Made it to Pingyao

Sorry for the long silence. I’ve been traveling and dealing with VPN issues all along the way. Even using Witopia, Twitter and Facebook have been mainly inaccessible no matter where I go, using Chrome or Firefox. Sometimes Facebook will partly open, leaving me with an odd page that’s more like a list, with no graphics, and then I can’t navigate anywhere. So I have several Scrabble games in limbo and lots of unanswered messages and requests. You just deal with it. (And yes, I made the DNS fixes, to no avail. Maybe an issue with my MacBook?)


Pingyao is gorgeous and has all sorts of treasures that gave me deeper insight into life in ancient China. The Ming architecture is breathtaking. On the other hand, the city has been so touristified that a lot of the charm is diminished. So many hawkers and cheap shops selling cheap lacquer boxes and the same tired scrolls and Mao statues. My friend Ben, who went with me and who took the photo, said it just right: “When you’re in Dali, you want to stay. You feel like you can stay a long time. In Pingyao, you want to see the buildings and then you just want to leave.” I couldn’t have said it better. I can’t pinpoint exactly why Dali is such an inviting and charming experience while Pingyao is more of a lets-see-the-sights-and-get-out-of-here kind of place.

I most enjoyed what I would have thought would be relatively dull, namely the government administration buildings and the banks. And the wall, of course. You have to marvel as you step through this time warp and see how China administered far-away cities so many centuries ago. It’s most magical when you can get away from the tourist coaches and vendors. Maybe that’s why I enjoyed the administrative buildings and the banks, where I felt immersed in what life was actually like in China in centuries past. [Corrected my historical error - thank Billy.]


You know you’re back in China

This is cross-posted at my other site:

I’m having serious Internet issues, and to those of you who’ve been sending me messages on both Twitter and Facebook I need to apologize for the silence (and I hope you’re reading this): despite my using industrial-strength VPN Witopia I cannot get onto either FB or Twitter. I can get on all the other blocked sites I tried, including my personal blog, with no problem. Friends tell me they’re not having the same problem with Witopia so I’m guessing it’s an issue with my hotel, if that’s possible.

Whenever I visit China after a few months in the States the pattern is the same: Things here are so shiny and new and up-to-the-minute, I forget state control permeates much (or at least some) of what you can and cannot do, like freely surf the Internet. So minutes after I arrived last night I set up my computer, jumped to Facebook, and zam, the great Net Nanny reminded me I’m not in Arizona anymore.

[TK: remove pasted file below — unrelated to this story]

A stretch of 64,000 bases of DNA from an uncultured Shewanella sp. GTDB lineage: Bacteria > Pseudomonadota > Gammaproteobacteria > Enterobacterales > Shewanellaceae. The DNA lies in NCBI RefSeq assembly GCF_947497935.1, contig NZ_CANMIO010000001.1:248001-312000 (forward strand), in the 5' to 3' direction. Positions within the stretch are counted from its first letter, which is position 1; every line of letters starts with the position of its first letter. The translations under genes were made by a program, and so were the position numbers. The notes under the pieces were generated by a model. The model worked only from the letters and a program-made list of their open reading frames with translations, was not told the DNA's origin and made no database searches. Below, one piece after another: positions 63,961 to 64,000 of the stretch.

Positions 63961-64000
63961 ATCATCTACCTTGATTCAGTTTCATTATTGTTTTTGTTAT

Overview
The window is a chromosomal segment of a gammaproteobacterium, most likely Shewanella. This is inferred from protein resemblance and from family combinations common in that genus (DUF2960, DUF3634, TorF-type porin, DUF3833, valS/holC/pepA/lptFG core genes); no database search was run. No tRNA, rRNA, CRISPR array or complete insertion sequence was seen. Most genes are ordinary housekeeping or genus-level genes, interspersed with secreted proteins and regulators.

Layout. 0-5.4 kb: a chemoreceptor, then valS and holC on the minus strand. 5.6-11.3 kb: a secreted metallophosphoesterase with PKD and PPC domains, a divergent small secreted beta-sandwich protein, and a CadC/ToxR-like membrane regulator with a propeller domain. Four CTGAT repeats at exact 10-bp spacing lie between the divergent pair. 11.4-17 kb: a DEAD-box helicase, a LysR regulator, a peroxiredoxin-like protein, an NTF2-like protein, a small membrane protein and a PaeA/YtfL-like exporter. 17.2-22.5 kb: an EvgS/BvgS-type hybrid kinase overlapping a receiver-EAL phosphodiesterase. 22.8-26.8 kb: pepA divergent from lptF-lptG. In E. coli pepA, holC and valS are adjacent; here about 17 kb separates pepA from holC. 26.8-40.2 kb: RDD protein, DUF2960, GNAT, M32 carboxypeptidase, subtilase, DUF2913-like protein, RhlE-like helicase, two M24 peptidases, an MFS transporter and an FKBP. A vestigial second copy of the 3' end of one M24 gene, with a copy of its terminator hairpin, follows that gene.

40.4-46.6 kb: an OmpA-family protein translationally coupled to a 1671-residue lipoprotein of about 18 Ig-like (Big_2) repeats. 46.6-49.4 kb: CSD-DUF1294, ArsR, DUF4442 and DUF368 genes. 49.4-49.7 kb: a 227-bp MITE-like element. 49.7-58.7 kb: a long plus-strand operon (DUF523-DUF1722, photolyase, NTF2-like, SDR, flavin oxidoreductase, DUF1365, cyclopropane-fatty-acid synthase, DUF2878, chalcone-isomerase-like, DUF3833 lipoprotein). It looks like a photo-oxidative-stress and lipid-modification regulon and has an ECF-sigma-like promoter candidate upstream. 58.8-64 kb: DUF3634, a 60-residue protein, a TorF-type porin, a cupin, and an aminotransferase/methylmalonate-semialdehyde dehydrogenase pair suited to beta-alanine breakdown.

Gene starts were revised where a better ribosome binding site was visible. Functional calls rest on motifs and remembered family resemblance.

So to repeat, if you tried to contact me by Twitter or FB messages, please understand I can’t access either right now. Please try email. Thanks.

Aside from this nuisance it is absolutely wonderful to be back in Beijing at the most beautiful time of the year. Maybe this year God will let the Autumn last a little longer than the usual five weeks…?


Heading to China in a few hours

It’s time for my periodic return to the Motherland. Please be patient if your comment doesn’t show up right away or if this site goes into coma mode for a few days.

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Welcome to China Media Strategies


After I returned home from nearly 8 years in Asia last year I was lucky to keep getting freelance work for China-based clients, including a wonderful PR gig that sent me to China multiple times.

One of the most enjoyable parts of my work was holding media trainings for companies in the US that wanted to increase their brand recognition in China. This let me harness everything I’d learned in Greater China over eight years, especially my two years working on the 2008 Beijing Olympic Games, to create a training focusing to a large degree on China and its unique challenges. At the end of one training a participant asked me why I wasn’t actively marketing myself as a China-focused media trainer. That got me thinking.

This was the conversation that led to today, the launch day for my new business, China Media Strategies. The best way to see for yourself what China Media Strategies does is to check out the videos that are up over here. (For those of you who’ve wondered what Richard looks and sounds like, here’s your chance to find out.) If you want to hear what my clients and colleagues have to say, check out the testimonials. (No, none of them owed me favors.)

I’ve also started a new blog for China Media Strategies that you can find here (much of this post is cross–posted over there). There will be more to come. The new blog is about my thoughts on current events from the perspective of a media trainer and China watcher. It won’t be about politics or the controversial issues I prattle on about over here, and comments moderation will be a bit tighter. One blogger, two personas, so to speak.